Should Baby Be In The Sun At All?

Baby skin is extremely thin and sensitive. Therefore, babies should never be exposed to direct sun light. Their skin is still in the process of developing a protection against UV rays. Only 10 to 15 minutes of sun exposure (without sun protection) is enough, to burn baby’s skin. Especially, between 11am and 3pm, when sun rays are most intensive, you should keep baby in the shade (or inside).

So The Shade Is Safe, Right?

Not so fast. Even on a cloudy day, you should keep an eye on baby’s skin. Clouds don’t detain UV rays, the ones who cause sun burn. Who would have known? Parents also often underestimate the intensity of sun light in Spring and Fall. The proper use of pretective sunscreen doesn’t just apply to the summer vacays at the beach but also to play time in the sandbox, the playground, the Sunday picnic with the family or a visit to the zoo.

And did you know that Baby besides being protected from the risk of getting sunburned can also benefit from chilling out in the shade? – 10 to 15 minutes of indirect sun light already prevents Vitamin D deficiency.

Cover Up!

You may not think about the fact that UV rays can get through normal clothing and burn the skin. Clothing with an Ultraviolet Protection Factor (UPF) of 50+ can offer extra protection and peace of mind. The outdoor experts at REI have a thing or two to say about that.

Don’t forget about baby sun hats with a bring. They can be worn in the water or anytime there is direct exposure to the sun to protect your baby’s vulnerable scalp. Go ahead, add those cool shades to baby’s beach outfit. But make sure the sun glasses offer 100 percent UV filtration.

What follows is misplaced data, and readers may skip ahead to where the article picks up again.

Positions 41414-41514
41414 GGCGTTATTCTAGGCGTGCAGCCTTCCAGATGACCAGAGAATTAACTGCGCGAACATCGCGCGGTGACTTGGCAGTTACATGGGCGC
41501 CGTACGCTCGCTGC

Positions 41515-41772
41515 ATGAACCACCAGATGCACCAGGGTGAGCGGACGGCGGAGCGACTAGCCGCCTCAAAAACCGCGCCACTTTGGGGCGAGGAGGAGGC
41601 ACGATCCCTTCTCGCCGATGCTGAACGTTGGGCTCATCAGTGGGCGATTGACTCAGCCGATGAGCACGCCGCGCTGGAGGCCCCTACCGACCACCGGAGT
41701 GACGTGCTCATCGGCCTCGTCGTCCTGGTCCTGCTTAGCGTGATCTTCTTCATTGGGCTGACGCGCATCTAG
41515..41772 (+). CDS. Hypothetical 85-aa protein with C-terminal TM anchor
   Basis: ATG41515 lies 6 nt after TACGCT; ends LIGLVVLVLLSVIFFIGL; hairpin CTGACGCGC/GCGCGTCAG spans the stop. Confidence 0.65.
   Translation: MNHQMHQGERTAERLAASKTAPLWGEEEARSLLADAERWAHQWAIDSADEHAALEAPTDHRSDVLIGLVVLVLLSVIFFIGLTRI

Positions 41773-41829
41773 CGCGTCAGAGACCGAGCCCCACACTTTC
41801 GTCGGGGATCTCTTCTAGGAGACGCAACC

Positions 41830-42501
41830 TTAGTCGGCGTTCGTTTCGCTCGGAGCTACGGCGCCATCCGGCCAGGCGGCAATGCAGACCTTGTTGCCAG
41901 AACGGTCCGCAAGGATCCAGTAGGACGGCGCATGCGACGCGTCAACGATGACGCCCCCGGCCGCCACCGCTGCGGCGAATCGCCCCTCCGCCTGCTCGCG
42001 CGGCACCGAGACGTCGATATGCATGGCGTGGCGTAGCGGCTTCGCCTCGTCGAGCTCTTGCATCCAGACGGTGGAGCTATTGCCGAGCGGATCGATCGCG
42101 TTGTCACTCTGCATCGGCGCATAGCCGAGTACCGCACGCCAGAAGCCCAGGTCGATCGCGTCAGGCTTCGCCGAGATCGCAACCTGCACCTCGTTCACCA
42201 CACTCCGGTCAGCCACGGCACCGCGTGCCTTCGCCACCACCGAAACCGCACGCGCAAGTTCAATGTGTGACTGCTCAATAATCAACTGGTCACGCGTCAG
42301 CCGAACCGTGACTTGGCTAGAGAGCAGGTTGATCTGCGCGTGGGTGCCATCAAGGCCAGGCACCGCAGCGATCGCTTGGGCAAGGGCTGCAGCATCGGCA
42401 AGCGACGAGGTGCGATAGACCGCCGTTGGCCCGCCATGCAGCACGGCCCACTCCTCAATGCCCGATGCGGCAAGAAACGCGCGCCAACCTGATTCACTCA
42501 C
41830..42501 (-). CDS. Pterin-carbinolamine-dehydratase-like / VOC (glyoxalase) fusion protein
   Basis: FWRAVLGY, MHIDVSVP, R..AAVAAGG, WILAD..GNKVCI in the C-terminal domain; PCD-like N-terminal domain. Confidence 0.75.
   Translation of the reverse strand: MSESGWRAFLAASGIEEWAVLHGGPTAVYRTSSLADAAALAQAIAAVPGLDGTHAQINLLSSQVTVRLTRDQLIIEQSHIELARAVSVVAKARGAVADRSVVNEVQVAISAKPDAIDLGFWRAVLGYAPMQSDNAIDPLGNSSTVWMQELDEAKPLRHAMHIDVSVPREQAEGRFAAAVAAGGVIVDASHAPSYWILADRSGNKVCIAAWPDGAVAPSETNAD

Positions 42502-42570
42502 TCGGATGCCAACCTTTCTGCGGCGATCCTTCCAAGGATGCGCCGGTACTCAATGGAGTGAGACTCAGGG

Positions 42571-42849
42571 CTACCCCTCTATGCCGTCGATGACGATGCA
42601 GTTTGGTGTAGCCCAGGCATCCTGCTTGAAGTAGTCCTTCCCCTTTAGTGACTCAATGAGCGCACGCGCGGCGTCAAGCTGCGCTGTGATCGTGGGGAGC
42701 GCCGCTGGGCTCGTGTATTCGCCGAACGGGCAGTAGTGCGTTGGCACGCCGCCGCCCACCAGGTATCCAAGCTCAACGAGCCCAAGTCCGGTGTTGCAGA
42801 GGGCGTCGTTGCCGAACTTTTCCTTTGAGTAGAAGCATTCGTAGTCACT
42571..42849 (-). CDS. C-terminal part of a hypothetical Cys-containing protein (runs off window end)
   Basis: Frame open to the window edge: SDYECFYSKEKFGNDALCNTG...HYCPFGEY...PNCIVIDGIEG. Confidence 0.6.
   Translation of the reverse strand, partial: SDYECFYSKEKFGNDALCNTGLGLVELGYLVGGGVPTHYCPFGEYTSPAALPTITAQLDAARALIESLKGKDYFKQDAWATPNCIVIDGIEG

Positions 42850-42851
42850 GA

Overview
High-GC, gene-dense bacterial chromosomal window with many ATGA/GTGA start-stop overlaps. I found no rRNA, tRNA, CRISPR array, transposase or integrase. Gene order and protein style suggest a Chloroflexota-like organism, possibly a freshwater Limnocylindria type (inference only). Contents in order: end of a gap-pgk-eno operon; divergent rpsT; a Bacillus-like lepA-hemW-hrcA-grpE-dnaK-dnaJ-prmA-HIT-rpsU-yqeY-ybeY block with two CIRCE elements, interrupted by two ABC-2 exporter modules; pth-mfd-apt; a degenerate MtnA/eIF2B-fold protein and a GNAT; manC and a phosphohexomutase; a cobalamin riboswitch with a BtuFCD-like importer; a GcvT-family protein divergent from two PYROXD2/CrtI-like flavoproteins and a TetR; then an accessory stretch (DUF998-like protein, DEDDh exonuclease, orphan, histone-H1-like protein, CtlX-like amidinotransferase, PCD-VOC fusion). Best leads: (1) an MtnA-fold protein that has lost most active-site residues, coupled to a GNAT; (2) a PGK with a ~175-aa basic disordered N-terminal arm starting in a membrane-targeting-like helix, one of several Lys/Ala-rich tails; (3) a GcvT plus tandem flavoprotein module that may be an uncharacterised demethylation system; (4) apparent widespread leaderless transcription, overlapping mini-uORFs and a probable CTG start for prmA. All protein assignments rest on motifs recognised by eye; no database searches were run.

Adventure BanZ Baby sunglasses offer 100% UVA/UVB protection.

How To Use Sunscreen?

  1. Sunscreens should block both UVA and UVB rays. These are called broad-spectrum sunscreens, which should also be hypoallergenic and noncomedogenic so it doesn’t cause a rash or clog the pores, which can cause acne.
  2. Shake the bottle well before you squirt any sunscreen out. This mixes up all the particles and distributes them evenly in the container.
  3. Most adults should use about 35 ml or 1 oz. of sunscreen to cover their whole body. That’s the same amount that would fit into a shot glass. It’s also about the same as an adult handful. Remember, most people don’t apply enough sunscreen. It’s OK to use more than you think you should.
  4. Apply your sunscreen 30 minutes before going out in the sun. This gives the ingredients time to attach to the skin.
  5. Cover all of your skin that’s exposed to the sun. This includes your back, ears, behind your knees and your legs.